There has been a lot of conversation around the new cybersecurity legislation and several bills have been circulating in Congress as lawmakers are faced with the growing reality of cyber attacks that should cripple critical infrastructure such as water, electricity or transportation systems.
To this end, the U.S. House of Representatives are scheduled to review cybersecurity legislation that would expand a Pentagon pilot program for sharing classified and sensitive threat information from just defense contractors and their Internet providers to a broader segment of the private sector and would encourage critical infrastructure companies to adopt cybersecurity best practices as well as give DHS the overall authority for protecting the nation’s critical assets.
According to this latest article in Reuters, U.S. Representative Mike Rogers (MI-08) is pushing the legislation saying that, “malicious code would be caught before it gets into networks,” and ultimately, that’s where the biggest success would be found.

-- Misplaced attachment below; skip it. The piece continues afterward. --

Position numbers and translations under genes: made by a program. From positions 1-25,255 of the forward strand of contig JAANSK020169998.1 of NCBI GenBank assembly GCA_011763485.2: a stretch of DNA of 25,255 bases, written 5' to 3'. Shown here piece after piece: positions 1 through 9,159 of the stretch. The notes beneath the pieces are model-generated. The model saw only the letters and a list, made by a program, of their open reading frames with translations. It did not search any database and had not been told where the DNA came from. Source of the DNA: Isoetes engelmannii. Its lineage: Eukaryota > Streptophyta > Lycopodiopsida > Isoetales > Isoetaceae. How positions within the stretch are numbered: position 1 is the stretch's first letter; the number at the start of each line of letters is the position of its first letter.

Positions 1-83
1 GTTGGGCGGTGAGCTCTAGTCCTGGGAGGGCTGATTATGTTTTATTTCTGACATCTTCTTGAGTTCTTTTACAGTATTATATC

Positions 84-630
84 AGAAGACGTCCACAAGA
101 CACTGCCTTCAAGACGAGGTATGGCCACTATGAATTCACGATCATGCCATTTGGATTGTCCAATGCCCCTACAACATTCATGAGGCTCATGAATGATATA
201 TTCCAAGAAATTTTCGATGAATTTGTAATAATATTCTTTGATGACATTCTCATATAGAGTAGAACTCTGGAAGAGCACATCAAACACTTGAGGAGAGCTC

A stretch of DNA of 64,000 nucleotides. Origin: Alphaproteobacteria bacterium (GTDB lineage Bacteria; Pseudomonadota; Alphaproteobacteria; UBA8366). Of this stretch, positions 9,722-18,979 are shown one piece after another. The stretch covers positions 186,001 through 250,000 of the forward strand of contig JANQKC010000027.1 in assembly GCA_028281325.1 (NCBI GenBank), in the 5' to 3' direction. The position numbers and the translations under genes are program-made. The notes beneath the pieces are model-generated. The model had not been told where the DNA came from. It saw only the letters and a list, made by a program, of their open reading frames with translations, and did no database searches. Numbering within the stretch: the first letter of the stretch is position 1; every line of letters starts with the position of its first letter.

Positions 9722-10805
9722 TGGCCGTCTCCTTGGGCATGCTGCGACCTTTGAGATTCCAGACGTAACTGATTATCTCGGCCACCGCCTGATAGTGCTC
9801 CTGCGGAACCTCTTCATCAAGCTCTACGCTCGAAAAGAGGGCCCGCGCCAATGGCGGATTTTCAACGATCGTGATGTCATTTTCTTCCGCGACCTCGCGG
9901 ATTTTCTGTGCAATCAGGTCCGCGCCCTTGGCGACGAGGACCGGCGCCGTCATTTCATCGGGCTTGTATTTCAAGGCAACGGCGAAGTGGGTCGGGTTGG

By facilitating information sharing and collaborating between government, private sector, academia and international partners, the U.S. could ultimately extend protection of what is typically considered to be the nation’s critical infrastructure.
Yet, despite the benefits that could occur if the legislation is passed, there are many who are fighting against this approach because of allowing government access over the Internet with the ability to shut down sites and potentially cause civil rights issues. In fact, hacktivists have recently targeted several organizations that have openly supported the new legislation.
I suspect the debate between the groups will continue to simmer and boil over on occasion. During the years, there have been several pieces of legislation that have been proposed but ultimately, very few have made it this far. I expect there will be many developments along the way and it will be important for industry and agencies to keep an eye out for any further developments. Stay tuned…